Tuesday News: Book banning backfires, Spain searches for Cervantes, Vikings are revealed, and 1920’s Fairy Tales illustrated
Parents call cops on teen for giving away banned book; it backfires predictably – This is both sad and amusing. Sherman Alexie’s National Book Award winner, 2007 YA novel The Absolutely True Diary of a Part-Time Indian had been banned from an Idaho junior high school curriculum. In concert with a petition to reinstate the book, a local bookstore (Rediscovered Books – perfect name), worked with students to distribute copies of the book on World Book Night, “an initiative to turn reluctant young readers onto reading with free, super-readable books.” Until, that is, some parents call the police because they were concerned that the students receiving books did not have their parents’ permission. Even though the cops could do nothing, and the whole thing simply raised the profile of the idiotic ban.
Not only did [the giveaway] go as planned, but when Alexie’s publisher Hachette got word of the incident, they sent Rediscovered an additional 350 copies on the house. So while the book may still be banned in the school curriculum, it’s available free of cost for any kid who wants to stop into Rediscovered and pick one up. –Death and Taxes
Spain to search for author Miguel de Cervantes’ remains – Although Miguel de Cervantes is now considered one of the most important literary figures in Western history, the author of Don Quixote died in 1616, penniless and without fanfare. Records indicate the general location of his burial, but there is no extant gravesite, so forensic scientists are going to use radar devices to search for the body. The enterprise will cost about 100,000 euros ($138,000 US; £82,352) and is expected to take a few months to complete.
“The radar cannot tell you whether it is the body of the writer, but it can indicate the place of burial,” the expert leading the search, Luis Avial, told reporters on Friday.
“The geo-radar can tell us that location… then comes the delicate work,” he added, referring to the exhumation and identification process. –BBC News
Every Viking ‘Fact’ Is Wrong – I have to admit that the way the Anglo Saxon period is portrayed in Romance drives me up the freaking wall. And it doesn’t help that stereotypes abound inside and outside fiction. So I’m pretty excited about this new exhibit at British Museum of artifacts from the Viking Age, which is challenging many of the stereotypes and myths that prevail about that era. Although we generally accept that history is written by the victors, in this case it’s the opposite, and the upshot of that has been that the Vikings have been presented as bloodthirsty, uncivilized brutes, rather than successful traders who were pretty much on par with other groups for sheer awfulness and violence. Which is not to say that they were total peace-seeking people, and their involvement in the slave trade was certainly despicable. However, they were a far more varied and complex people than has generally been portrayed, as were so many of the groups that represent the roughly 600 years of Anglo-Saxon history.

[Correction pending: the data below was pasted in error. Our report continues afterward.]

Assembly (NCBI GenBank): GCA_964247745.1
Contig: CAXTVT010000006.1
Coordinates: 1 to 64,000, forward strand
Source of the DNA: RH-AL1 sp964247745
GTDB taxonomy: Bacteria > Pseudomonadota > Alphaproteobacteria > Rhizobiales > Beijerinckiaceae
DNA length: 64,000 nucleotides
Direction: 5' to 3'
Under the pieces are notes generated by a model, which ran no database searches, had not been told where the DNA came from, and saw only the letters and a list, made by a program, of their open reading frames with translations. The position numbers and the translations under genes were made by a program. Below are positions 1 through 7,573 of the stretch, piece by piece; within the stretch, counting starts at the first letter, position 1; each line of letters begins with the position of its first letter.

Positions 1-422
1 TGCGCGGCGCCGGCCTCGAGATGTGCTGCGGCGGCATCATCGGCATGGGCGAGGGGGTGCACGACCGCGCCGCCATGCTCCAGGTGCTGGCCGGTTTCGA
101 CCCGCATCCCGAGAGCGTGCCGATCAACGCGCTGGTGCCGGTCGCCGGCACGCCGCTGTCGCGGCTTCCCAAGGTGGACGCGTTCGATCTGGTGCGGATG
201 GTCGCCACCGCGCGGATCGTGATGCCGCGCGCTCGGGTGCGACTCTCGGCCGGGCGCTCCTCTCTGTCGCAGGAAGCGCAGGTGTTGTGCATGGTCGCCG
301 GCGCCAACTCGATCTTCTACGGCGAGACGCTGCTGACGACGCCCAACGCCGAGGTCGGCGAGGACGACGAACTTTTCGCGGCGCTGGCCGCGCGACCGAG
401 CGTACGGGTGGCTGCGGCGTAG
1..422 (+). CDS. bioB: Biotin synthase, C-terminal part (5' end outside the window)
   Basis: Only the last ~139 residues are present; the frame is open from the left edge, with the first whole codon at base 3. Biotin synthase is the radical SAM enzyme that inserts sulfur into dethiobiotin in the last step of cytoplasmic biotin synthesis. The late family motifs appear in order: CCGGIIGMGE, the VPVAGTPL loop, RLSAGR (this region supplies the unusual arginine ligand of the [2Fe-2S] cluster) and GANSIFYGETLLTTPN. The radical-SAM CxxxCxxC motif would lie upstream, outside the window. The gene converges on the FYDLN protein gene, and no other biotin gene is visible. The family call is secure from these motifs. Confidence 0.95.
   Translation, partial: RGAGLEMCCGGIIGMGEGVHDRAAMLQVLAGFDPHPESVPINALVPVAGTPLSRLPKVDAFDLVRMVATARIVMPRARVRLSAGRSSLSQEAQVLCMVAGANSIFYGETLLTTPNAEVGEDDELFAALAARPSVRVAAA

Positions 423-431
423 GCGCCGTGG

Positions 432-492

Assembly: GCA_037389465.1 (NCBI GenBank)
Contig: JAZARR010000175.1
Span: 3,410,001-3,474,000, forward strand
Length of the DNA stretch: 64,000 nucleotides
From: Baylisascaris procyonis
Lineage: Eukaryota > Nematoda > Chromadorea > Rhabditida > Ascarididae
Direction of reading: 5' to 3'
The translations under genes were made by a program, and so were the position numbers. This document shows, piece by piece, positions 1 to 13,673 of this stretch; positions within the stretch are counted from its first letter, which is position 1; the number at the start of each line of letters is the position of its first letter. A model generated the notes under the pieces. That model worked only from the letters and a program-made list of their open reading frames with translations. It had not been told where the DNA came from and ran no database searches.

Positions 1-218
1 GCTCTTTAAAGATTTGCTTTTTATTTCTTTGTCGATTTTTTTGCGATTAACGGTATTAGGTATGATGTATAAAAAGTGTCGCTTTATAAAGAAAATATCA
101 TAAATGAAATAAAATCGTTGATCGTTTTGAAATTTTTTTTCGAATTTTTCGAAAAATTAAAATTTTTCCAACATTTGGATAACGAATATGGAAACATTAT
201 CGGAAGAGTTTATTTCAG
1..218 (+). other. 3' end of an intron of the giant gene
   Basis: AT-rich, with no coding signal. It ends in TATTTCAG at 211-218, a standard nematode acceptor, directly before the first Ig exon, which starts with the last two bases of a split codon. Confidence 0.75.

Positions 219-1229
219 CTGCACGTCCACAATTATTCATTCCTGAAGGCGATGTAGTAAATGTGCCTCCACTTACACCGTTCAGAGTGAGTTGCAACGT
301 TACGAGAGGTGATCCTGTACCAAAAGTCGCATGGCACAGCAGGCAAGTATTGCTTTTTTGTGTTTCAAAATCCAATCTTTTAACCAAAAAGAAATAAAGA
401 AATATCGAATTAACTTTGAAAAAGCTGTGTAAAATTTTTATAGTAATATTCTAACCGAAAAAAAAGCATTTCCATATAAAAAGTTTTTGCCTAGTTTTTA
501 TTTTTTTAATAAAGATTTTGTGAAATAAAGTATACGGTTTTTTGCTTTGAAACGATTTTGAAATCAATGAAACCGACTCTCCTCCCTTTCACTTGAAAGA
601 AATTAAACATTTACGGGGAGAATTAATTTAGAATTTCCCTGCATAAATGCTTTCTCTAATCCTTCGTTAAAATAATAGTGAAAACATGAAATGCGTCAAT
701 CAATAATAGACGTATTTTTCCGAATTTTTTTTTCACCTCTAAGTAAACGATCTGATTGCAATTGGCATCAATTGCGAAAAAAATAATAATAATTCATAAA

It seems this was a rare era in which history was not written by the victors; mostly because the victors couldn’t write. It was left to monks and Christian churchmen to craft the only contemporary accounts of many of the Vikings’ raids, and Vikings did attack churches, which held no sacred mystique for them. They were simply seen as easy, wealthy targets, confounding local conventions of the time.
“These accounts are dressed up in the language of religious polemic,” Williams said. “Many [of the stories] were borrowed from earlier accounts—from classical antiquity. The violent reputation and particularly the reputation for atrocities was created then, but the Vikings were probably no worse than anyone else.” –The Daily Beast
15 Breathtaking Illustrations Of Fairy Tales From The 1920s – From Cinderella to Puss in Boots and Sleeping Beauty, these illustrations are really lovely. –Buzzfeed